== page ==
The Common Good

Silence for Peace

“If, as Christians, we believe that peace is rooted in Christ, then how we build that peace within us, in one way, is through the disciplines of solitude and silence; through spending time with God. Solitude is not necessarily extremely easy process, because it will bring to the fore all sorts of things that are within us. We will get to know ourselves in a fuller way. In solitude, where you know that God is with you, you can just be with God, and there is no need for a mask. Also, your humility might grow because you will see yourself as you really are — in a way that needs to be healed and transformed.”

 
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Occupy Good Pasture

The interesting thing about human nature is that even among the oppressed, people will seek supremacy, a pecking order. We human beings have great capacity for tenderness and compassion, and we’re also the meanest things in the world! And even when we are oppressed together, we will try to find some advantage or superiority over others.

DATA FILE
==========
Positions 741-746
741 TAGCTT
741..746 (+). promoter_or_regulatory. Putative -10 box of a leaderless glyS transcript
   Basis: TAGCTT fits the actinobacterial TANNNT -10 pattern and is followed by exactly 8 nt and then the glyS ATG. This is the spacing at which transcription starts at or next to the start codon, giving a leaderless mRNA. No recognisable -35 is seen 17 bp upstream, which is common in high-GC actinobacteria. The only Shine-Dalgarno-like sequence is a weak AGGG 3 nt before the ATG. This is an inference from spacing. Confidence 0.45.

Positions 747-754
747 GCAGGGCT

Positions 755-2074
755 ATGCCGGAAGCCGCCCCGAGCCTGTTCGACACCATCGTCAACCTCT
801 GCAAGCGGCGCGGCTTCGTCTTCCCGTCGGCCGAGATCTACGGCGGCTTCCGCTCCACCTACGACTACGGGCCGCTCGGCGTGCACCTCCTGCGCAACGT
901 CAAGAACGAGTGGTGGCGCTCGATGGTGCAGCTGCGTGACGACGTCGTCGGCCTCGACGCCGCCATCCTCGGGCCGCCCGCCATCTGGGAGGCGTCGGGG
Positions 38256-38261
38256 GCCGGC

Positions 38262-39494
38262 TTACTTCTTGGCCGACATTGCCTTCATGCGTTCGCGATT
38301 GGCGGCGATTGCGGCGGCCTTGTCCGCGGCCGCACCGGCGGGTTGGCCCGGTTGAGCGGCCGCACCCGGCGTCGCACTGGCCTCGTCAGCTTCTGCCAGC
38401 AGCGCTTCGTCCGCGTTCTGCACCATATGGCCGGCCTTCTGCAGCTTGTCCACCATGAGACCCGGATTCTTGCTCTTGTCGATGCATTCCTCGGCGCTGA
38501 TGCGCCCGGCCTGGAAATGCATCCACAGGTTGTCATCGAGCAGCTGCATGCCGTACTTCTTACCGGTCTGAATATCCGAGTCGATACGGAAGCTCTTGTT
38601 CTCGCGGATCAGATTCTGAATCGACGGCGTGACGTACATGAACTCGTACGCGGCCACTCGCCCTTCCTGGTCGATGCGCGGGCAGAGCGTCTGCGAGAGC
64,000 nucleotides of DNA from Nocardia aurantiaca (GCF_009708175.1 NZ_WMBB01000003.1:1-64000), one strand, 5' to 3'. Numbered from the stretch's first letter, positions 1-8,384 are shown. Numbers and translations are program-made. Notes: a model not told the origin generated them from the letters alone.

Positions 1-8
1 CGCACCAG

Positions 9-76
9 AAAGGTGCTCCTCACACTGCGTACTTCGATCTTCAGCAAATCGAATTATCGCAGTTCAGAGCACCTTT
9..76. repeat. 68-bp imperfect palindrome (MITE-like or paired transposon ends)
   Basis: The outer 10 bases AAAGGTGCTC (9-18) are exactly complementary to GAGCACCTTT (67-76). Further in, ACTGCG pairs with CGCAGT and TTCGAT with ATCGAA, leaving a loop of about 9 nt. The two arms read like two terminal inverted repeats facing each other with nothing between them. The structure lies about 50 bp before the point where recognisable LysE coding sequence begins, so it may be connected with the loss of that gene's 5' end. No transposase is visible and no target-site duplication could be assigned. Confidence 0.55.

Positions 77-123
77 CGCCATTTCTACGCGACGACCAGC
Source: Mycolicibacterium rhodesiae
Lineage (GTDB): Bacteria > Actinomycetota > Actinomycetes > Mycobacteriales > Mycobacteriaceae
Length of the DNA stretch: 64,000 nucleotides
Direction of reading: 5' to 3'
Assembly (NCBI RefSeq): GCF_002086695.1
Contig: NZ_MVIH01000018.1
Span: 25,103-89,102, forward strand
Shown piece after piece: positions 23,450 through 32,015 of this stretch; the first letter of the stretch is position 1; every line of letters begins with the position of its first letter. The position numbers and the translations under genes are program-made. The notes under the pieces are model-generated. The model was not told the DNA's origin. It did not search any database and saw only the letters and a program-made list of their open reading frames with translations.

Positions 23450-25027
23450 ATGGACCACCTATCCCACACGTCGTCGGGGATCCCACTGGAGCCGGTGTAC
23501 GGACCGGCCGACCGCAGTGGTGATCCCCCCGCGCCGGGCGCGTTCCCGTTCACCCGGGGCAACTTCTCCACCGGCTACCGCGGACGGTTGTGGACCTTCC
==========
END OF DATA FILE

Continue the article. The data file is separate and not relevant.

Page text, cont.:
“As for you, my flock, saith the Lord, I shall judge between sheep and sheep, between rams and goats. Is it not enough for you to feed on the good pasture, but you must tread down with your feet the rest of your pasture?” 

In other words: Do you have to get what’s yours and at the same time mess it up for others?

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Three Ways to Maintain Yourself While Maintaining a Movement

In July 2010 I joined with around 100 freedom fighters in Chicago, many of whom had traded the previous year of their lives to fight for comprehensive immigration reform. And we knew it was not going to happen in 2010, at least as we had imagined. Many in the room were exhausted, and defeated, and spent. The response from the campaign was to talk about the next hill to climb rather than deal with the pain and exhaustion in the room.